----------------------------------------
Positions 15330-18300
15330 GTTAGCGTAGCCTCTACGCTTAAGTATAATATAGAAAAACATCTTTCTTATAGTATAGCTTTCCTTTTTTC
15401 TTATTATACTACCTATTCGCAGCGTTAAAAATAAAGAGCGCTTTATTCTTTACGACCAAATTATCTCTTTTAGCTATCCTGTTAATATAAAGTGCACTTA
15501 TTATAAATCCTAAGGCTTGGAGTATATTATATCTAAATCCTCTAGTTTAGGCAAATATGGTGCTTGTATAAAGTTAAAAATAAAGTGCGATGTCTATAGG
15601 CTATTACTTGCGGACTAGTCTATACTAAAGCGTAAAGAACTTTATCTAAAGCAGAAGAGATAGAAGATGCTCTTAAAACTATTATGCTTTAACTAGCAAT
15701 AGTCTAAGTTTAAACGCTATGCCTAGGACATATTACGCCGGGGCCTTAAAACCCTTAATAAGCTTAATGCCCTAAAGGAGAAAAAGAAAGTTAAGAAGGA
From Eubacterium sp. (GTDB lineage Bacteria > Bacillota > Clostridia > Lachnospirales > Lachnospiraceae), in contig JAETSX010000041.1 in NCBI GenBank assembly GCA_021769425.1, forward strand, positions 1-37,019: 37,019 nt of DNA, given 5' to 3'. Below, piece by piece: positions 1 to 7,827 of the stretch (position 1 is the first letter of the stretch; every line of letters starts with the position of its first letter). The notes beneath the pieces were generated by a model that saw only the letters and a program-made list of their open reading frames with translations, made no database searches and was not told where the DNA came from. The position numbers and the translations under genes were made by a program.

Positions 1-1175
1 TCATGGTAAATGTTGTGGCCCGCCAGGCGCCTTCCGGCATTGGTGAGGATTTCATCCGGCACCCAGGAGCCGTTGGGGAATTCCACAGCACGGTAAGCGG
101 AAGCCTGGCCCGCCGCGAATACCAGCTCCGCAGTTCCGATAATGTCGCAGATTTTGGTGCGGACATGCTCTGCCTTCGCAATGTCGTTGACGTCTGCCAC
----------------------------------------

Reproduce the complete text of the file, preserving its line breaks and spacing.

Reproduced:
Positions 15330-18300
15330 GTTAGCGTAGCCTCTACGCTTAAGTATAATATAGAAAAACATCTTTCTTATAGTATAGCTTTCCTTTTTTC
15401 TTATTATACTACCTATTCGCAGCGTTAAAAATAAAGAGCGCTTTATTCTTTACGACCAAATTATCTCTTTTAGCTATCCTGTTAATATAAAGTGCACTTA
15501 TTATAAATCCTAAGGCTTGGAGTATATTATATCTAAATCCTCTAGTTTAGGCAAATATGGTGCTTGTATAAAGTTAAAAATAAAGTGCGATGTCTATAGG
15601 CTATTACTTGCGGACTAGTCTATACTAAAGCGTAAAGAACTTTATCTAAAGCAGAAGAGATAGAAGATGCTCTTAAAACTATTATGCTTTAACTAGCAAT
15701 AGTCTAAGTTTAAACGCTATGCCTAGGACATATTACGCCGGGGCCTTAAAACCCTTAATAAGCTTAATGCCCTAAAGGAGAAAAAGAAAGTTAAGAAGGA
From Eubacterium sp. (GTDB lineage Bacteria > Bacillota > Clostridia > Lachnospirales > Lachnospiraceae), in contig JAETSX010000041.1 in NCBI GenBank assembly GCA_021769425.1, forward strand, positions 1-37,019: 37,019 nt of DNA, given 5' to 3'. Below, piece by piece: positions 1 to 7,827 of the stretch (position 1 is the first letter of the stretch; every line of letters starts with the position of its first letter). The notes beneath the pieces were generated by a model that saw only the letters and a program-made list of their open reading frames with translations, made no database searches and was not told where the DNA came from. The position numbers and the translations under genes were made by a program.

Positions 1-1175
1 TCATGGTAAATGTTGTGGCCCGCCAGGCGCCTTCCGGCATTGGTGAGGATTTCATCCGGCACCCAGGAGCCGTTGGGGAATTCCACAGCACGGTAAGCGG
101 AAGCCTGGCCCGCCGCGAATACCAGCTCCGCAGTTCCGATAATGTCGCAGATTTTGGTGCGGACATGCTCTGCCTTCGCAATGTCGTTGACGTCTGCCAC